My Brilliant Friend

Elena Ferrante, Ann Goldstein

My Brilliant Friend
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My Brilliant Friend

Elena Ferrante, Ann Goldstein

Book one of the Neapolitan Novels

My friendship with Lila began the day we decided to go up the dark stairs that led, step after step, flight after flight, to the door of Don Achille’s apartment… I waited to see if Lila would have second thoughts and turn back. I knew what she wanted to do; I had hoped that she would forget about it, but in vain.

My Brilliant Friend is a ravishing, wonderfully written novel about a friendship that lasts a lifetime.  The story of Elena and Lila begins in a poor but vibrant neighbourhood on the outskirts of Naples. The two girls learn to rely on each other ahead of anyone or anything else, sometimes to their own detriment, as each discovers more about who she is and suffers or delights in the throes of their intense friendship. There is a piercing honesty about Ferrante’s prose that makes My Brilliant Friend a compulsively readable portrait of two young women, and also the story of a neighbourhood, a city and a country.


I was recommended Elena Ferrante by a friend, along with cautionary advice that Ferrante was ‘close to the bone’, a phrase somewhat akin to James Wood’s description of her writing as ‘intensely, violently personal’.

I started with The Days of Abandonment, perhaps Ferrante’s most popular book in English, narrated by a woman whose husband unexpectedly leaves her. While this particular plot is familiar, Ferrante’s version is unlike any other I’ve read. Her prose is stunning and polished, yet retains a raw, stripped-back feel. To be so closely invested in a character who is openly distraught was both distressing and irresistible.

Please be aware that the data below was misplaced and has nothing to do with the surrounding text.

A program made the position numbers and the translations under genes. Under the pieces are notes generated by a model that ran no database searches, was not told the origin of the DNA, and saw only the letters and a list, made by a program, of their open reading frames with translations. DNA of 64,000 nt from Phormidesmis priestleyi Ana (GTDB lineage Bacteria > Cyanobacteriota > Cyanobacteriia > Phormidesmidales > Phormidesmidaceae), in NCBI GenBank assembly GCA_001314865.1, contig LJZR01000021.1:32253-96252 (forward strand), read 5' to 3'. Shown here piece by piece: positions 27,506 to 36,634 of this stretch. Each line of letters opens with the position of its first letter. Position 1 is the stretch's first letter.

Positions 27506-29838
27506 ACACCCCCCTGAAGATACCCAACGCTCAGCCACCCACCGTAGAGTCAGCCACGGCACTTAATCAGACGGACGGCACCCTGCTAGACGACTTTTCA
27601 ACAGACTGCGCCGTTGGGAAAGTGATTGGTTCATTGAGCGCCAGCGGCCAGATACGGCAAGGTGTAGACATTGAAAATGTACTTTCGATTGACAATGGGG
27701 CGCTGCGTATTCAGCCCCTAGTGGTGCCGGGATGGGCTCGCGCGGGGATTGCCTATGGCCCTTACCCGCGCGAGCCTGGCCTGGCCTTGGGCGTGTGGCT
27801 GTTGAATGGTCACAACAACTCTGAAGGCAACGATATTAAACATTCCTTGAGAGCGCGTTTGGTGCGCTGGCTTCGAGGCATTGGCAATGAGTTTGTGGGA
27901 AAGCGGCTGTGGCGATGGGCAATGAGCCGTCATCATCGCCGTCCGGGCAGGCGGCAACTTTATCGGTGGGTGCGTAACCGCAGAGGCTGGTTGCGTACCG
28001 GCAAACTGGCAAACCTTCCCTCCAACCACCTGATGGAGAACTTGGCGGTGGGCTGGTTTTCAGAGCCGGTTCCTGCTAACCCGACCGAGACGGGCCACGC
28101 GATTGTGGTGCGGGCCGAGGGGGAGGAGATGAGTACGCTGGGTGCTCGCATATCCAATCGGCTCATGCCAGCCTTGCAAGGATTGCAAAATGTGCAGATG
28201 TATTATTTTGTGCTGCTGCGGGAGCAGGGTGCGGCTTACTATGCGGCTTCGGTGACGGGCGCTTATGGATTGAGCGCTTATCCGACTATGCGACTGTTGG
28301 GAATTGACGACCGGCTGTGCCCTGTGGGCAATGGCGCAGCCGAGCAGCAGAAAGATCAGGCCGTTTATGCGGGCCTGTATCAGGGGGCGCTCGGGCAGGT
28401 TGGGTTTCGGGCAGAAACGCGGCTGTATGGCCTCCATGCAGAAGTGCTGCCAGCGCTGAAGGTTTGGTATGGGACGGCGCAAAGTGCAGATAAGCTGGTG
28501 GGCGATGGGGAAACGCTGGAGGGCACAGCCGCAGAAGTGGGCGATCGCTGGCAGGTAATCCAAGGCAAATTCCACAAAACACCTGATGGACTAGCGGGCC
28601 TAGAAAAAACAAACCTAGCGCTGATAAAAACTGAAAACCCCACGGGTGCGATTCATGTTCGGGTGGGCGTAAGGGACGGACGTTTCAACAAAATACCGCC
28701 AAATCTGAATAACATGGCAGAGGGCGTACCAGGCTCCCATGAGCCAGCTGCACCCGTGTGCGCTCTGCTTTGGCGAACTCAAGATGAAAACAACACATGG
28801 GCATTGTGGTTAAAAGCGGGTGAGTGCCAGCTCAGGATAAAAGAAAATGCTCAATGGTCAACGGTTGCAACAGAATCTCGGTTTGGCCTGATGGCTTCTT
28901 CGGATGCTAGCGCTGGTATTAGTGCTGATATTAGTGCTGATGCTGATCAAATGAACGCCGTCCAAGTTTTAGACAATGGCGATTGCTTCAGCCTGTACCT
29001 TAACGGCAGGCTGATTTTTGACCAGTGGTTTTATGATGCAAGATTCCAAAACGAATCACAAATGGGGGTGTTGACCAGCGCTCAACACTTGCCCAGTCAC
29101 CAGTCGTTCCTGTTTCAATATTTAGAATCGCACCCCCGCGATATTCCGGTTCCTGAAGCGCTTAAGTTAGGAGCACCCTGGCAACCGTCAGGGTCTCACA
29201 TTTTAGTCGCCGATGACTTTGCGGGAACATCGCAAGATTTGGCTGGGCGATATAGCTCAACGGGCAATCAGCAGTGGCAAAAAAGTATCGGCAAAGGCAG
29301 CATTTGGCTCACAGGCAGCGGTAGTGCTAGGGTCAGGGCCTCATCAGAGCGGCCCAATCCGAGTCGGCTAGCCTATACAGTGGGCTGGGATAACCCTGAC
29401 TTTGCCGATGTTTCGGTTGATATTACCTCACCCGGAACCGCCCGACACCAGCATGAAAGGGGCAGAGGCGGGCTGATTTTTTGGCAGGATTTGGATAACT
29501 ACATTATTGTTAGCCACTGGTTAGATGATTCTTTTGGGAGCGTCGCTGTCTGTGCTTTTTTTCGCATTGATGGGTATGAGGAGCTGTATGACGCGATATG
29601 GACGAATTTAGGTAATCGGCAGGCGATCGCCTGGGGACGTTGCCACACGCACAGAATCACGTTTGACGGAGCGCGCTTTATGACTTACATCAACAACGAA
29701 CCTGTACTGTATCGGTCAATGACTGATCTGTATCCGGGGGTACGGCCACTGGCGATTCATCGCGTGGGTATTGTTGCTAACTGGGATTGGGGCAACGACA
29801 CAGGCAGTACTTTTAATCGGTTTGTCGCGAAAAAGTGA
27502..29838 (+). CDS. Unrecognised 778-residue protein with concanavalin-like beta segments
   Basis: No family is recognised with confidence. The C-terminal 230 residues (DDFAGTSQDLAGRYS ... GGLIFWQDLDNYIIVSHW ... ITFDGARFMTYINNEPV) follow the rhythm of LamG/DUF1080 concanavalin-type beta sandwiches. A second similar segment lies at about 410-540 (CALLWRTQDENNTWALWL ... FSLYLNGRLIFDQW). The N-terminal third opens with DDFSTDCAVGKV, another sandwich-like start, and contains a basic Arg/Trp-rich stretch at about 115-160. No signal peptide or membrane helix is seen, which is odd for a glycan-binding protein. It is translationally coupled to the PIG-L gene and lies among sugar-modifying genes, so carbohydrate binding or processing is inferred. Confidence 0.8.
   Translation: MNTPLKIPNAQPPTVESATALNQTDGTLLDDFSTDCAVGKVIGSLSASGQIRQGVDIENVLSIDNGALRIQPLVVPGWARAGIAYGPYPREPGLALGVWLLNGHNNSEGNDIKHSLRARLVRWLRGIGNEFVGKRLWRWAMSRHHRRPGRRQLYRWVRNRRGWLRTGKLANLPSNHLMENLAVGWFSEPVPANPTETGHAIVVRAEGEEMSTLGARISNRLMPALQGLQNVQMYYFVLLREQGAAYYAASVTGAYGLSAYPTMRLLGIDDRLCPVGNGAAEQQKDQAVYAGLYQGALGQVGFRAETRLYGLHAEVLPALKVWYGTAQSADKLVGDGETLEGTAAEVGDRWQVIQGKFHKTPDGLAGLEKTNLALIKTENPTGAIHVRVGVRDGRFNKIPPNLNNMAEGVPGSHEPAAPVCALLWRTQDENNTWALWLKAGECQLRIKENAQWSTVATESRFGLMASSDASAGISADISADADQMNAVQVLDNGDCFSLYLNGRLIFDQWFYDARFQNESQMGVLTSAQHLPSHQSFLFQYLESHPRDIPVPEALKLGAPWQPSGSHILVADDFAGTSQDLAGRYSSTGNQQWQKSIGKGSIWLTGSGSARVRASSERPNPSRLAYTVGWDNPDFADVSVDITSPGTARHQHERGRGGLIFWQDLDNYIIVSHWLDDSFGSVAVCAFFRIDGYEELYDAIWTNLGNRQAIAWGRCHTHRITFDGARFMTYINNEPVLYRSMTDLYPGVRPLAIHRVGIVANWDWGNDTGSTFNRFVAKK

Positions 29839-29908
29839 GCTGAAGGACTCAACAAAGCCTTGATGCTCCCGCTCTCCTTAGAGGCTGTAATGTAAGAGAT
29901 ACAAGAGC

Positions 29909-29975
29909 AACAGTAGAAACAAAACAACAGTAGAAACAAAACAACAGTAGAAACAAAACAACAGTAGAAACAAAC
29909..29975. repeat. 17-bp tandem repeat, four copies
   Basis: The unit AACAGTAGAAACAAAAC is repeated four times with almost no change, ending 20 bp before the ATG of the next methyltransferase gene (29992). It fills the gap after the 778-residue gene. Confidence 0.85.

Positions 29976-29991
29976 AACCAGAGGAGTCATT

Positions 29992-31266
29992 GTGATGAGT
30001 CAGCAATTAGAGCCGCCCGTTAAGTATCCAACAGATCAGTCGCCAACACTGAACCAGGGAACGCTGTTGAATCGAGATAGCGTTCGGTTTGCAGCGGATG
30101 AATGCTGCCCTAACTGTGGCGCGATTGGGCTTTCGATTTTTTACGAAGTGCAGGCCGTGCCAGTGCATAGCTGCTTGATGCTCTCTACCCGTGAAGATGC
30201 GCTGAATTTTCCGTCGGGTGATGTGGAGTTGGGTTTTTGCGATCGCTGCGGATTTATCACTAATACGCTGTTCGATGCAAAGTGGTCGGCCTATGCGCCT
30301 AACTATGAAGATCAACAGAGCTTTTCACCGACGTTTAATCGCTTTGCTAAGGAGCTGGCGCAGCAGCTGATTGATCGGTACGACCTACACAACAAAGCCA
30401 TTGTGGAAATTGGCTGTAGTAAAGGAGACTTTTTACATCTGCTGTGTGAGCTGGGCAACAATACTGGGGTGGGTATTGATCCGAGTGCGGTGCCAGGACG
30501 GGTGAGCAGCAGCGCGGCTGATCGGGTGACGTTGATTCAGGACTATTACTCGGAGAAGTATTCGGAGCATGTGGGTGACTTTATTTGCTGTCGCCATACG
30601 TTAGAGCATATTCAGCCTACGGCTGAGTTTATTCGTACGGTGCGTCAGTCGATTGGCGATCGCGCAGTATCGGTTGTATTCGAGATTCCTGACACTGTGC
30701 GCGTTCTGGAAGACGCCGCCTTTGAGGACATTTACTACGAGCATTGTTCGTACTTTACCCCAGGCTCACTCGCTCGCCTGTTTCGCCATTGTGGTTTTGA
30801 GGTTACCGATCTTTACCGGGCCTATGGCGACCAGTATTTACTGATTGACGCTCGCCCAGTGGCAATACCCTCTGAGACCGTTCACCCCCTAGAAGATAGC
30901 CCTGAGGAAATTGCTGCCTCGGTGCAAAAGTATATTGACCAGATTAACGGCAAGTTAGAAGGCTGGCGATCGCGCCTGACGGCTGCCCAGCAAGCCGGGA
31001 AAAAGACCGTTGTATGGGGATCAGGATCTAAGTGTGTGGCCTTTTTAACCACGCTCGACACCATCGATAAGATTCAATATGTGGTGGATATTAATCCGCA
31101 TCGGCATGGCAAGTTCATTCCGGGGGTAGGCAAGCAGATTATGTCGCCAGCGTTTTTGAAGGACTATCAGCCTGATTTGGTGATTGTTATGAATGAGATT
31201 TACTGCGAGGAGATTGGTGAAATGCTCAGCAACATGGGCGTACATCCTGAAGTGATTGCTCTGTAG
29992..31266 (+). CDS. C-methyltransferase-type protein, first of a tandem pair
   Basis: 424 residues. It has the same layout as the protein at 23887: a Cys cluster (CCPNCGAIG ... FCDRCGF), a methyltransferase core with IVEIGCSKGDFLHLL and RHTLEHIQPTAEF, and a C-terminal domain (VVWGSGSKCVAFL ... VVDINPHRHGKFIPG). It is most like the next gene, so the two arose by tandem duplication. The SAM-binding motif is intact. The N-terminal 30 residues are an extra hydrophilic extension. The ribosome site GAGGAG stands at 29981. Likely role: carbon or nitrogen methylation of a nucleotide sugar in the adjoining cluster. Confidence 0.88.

Ferrante’s latest novel to be translated to English is My Brilliant Friend, a work more accessible than The Days of Abandonment, but no less powerful for it. Billed as a three-part bildungsroman and set in a poor, violent Neapolitan neighbourhood during the 1950s, the novel explores the friendship between Elena and Lina. Opening with Lina’s planned disappearance, at age 66, in an attempt ‘to eliminate the entire life that she had left behind’, Elena decides she will write down their story. It is through her eyes that we see the two lives unfold. The girls are poor and studious, but early on it becomes clear that while Lina is the more vivacious, the more brilliant, she is also the ‘bad one’, scary and dangerous, while Elena is the good girl.

One of the aspects I loved most about My Brilliant Friend was Ferrante’s biting portrayal of a friendship (Elena and Lina are the most brilliant example of ‘frenemies’). The two girls are competitive, caring, jealous, needy; small slights can cause true suffering, while careless gestures of affection – great happiness. Such moments ring with familiarity, but, as with The Days of Abandonment, Ferrante represents this commonality in a way I’d never encountered before. Her novel is clean, pared back and, as my friend had warned me, so close to the bone you can feel your teeth grinding. The result is shockingly good.

Bronte Coates is the Online & Readings Monthly Assistant. She is a co-founder of literary project, Stilts.

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